Skoda Octavia hatchback (2013-2020)
"Not only does it have lots of space, the Skoda Octavia is also well built and affordable to run"
- Spacious interior
- Great value
- Huge boot
- Bland looks
- Ride could be better
- Diesel engines are noisy
The Octavia was always a key model for Skoda. It was one of the first all-new cars to emerge after Skoda joined the Volkswagen Group in the 1990s bridging the gap between the Ford Focus and Ford Mondeo – providing a lot of car for the money.
These days, many would-be buyers of this kind of car are tempted into compact, fuel-efficient SUVs like the Octavia's Karoq stablemate. It's also worth noting a new Octavia hatchback is on its way, and we've already driven the 2020 Skoda Octavia Estate.
This shift away from hatchback models has also hit sales of the Vauxhall Astra, Renault Megane and Peugeot 308. However, being a little larger than any of the above, the Octavia range is quite broad in its appeal – all models are of a similar size to the Ford Mondeo, Vauxhall Insignia and Peugeot 508, against which it certainly has value in its favour.
Under the surface, it's closely related to the Volkswagen Golf and also shares components with the SEAT Leon and Audi A3, and buyers are spoiled for choice on bodystyles, engines and trim levels, too. There's an extremely versatile Skoda Octavia Estate that offers even more boot space than the 590-litre hatchback; and there's the speedy Skoda Octavia. It's also worth noting the Skoda Octavia is due to be replaced in 2020, with a new look inspired by the larger Skoda Superb.
The most recent Octavia update saw considerable change inside and out. Skoda's latest split-headlamp front end styling was introduced and certain models boast all-LED headlamp technology, too. LEDs are used in the rear lights, too, so the Octavia now looks more similar to the Skoda Karoq and Skoda Kodiaq SUVs.
The no-nonsense nature of the Octavia prevents any model from lacking the bare essentials. In fact, even the entry-level S features air-conditioning and a touchscreen entertainment system that incorporates DAB radio and Bluetooth. Stepping up to SE introduces dual-zone climate control, cruise control and rear parking sensors, as well as electric rear windows. This is the Octavia we reckon offers the best value for money. You can also get the SE Technology trim level featuring sat-nav, Apple CarPlay and Android Auto and adaptive cruise control. SE Drive, which on top of the previously mentioned trims, adds one year’s subscription to infotainment online, some smarter 17-inch alloy wheels and a wi-fi hotspot.
Above this is the SE L models, which adds plush Alcantara suede upholstery as well as automatic wipers, adaptive LED headlamps, power-folding mirrors and a colour information display in the dashboard.
The next trim level up is the Sportline, which builds on the SE L’s long list of standard kit with a number of racy visual additions on the outside, 18-inch dual tone alloy wheels and some heavily bolstered sports seats on the inside.
For those looking for a practical, fast hatchback or estate, the vRS is a great choice. Not only does it have a sporty chassis and the most powerful engines, it also looks the part outside as well as inside. Skoda have used the right blend of performance styling on the Octavia vRS, and it comes with a performance mode and most of the connectivity and safety options on the higher trim levels. Above this is the pinnacle of the Octavia range, the vRS challenge. It features styling upgrades such as 19-inch black alloy wheels and black exhaust as well as Dynamic chassis control (DCC), a colour trip control which has a lap timer and heated front vRS seats which are trimmed in Alcantara.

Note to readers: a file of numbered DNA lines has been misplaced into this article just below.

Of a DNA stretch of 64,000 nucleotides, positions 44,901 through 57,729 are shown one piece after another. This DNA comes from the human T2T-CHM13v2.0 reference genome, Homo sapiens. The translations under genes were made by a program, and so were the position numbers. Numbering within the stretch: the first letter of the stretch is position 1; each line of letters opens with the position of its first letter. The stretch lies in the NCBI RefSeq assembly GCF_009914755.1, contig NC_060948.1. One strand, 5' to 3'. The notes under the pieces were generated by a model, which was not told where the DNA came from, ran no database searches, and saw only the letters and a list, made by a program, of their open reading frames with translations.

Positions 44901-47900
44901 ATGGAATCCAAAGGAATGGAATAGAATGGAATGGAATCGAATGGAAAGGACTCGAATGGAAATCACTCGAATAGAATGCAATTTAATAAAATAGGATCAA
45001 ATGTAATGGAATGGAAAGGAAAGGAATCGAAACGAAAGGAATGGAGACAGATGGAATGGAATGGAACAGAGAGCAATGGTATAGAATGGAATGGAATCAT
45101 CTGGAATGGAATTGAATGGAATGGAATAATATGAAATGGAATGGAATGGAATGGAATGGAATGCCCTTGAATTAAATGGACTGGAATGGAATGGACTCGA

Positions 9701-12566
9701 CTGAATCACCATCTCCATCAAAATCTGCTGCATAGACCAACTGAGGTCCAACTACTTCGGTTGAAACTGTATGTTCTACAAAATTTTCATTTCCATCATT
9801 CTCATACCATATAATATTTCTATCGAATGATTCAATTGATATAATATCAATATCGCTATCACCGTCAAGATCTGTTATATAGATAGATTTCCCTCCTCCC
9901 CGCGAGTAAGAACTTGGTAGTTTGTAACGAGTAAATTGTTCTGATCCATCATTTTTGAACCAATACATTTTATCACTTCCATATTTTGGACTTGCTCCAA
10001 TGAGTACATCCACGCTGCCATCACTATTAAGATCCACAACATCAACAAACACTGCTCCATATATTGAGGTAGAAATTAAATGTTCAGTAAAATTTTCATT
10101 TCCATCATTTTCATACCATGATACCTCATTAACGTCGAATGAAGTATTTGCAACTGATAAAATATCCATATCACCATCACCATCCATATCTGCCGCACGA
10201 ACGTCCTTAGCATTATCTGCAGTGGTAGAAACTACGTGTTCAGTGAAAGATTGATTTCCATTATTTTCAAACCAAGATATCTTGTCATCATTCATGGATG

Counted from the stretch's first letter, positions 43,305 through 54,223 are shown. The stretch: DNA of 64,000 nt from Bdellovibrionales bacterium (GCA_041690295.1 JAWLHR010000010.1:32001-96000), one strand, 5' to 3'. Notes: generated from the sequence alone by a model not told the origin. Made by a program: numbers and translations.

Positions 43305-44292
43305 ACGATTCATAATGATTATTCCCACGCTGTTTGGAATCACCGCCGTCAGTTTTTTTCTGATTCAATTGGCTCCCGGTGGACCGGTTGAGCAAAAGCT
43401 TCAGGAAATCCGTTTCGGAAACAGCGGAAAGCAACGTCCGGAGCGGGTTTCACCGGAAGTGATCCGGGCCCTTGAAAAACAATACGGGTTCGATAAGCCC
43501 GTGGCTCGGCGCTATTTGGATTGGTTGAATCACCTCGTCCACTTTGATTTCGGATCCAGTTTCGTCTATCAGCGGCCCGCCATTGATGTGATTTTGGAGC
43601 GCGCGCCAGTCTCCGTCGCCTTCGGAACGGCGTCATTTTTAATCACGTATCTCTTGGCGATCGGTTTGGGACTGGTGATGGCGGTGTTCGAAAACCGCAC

The engine range is made up of petrols and diesels of between 1.0 and 2.0 litres. There are two petrol TSI and two diesel TDI engines, with power outputs ranging from 113 to 187bhp. Low-mileage drivers will enjoy the 113bhp 1.0-litre and 148bhp 1.5-litre TSI petrols, the latter of which boasts clever cylinder-deactivation technology to help reduce fuel consumption.
However, those who cover in excess of about 12,000 miles a year, or who make frequent long journeys, may still be happier with the 1.6 or 2.0-litre 113bhp and 148bhp diesel engines – the latter of which is well suited to lugging heavy loads. The diesels can return between in excess of 50mpg, even under the tougher WLTP fuel economy testing regime.
Every engine, except the 1.0 TSI (manual only) comes with a choice of six-speed manual or seven-speed dual-clutch DSG automatic transmission, with the latter having little effect on running costs or performance. Take to the road in any Octavia and comfort is the priority, with steering that’s neither too heavy nor too light and a smooth ride. Yet despite this the Skoda is poised and capable through a series of turns, with enough grip and composure to keep even keen drivers happy.
Skoda has an impressive reputation for reliability and its cars are also rewarding to own. That said the Skoda Octavia plummeted 18 places in our Driver Power owner satisfaction survey, finishing the 2019 poll in 28th place - although this was out of more than 100 cars.
It’s a safe car, too, with a five-star crash-test rating from Euro NCAP thanks to standard kit that includes seven airbags and a host of driver assistance aids, including autonomous emergency braking, which continuously monitors the road ahead for obstacles and can brake to help avoid or mitigate a collision. As safe, practical, economical and comfortable family cars go, the Octavia has few peers.
Which Is Best?
- Name1.0 TSI SE Technology 5dr
- Gearbox typeManual
- Name1.4 TSI iV SE Technology DSG 5dr
- Gearbox typeSemi-auto
- Name2.0 TSI 245 vRS 5dr DSG [Black Pack]
- Gearbox typeSemi-auto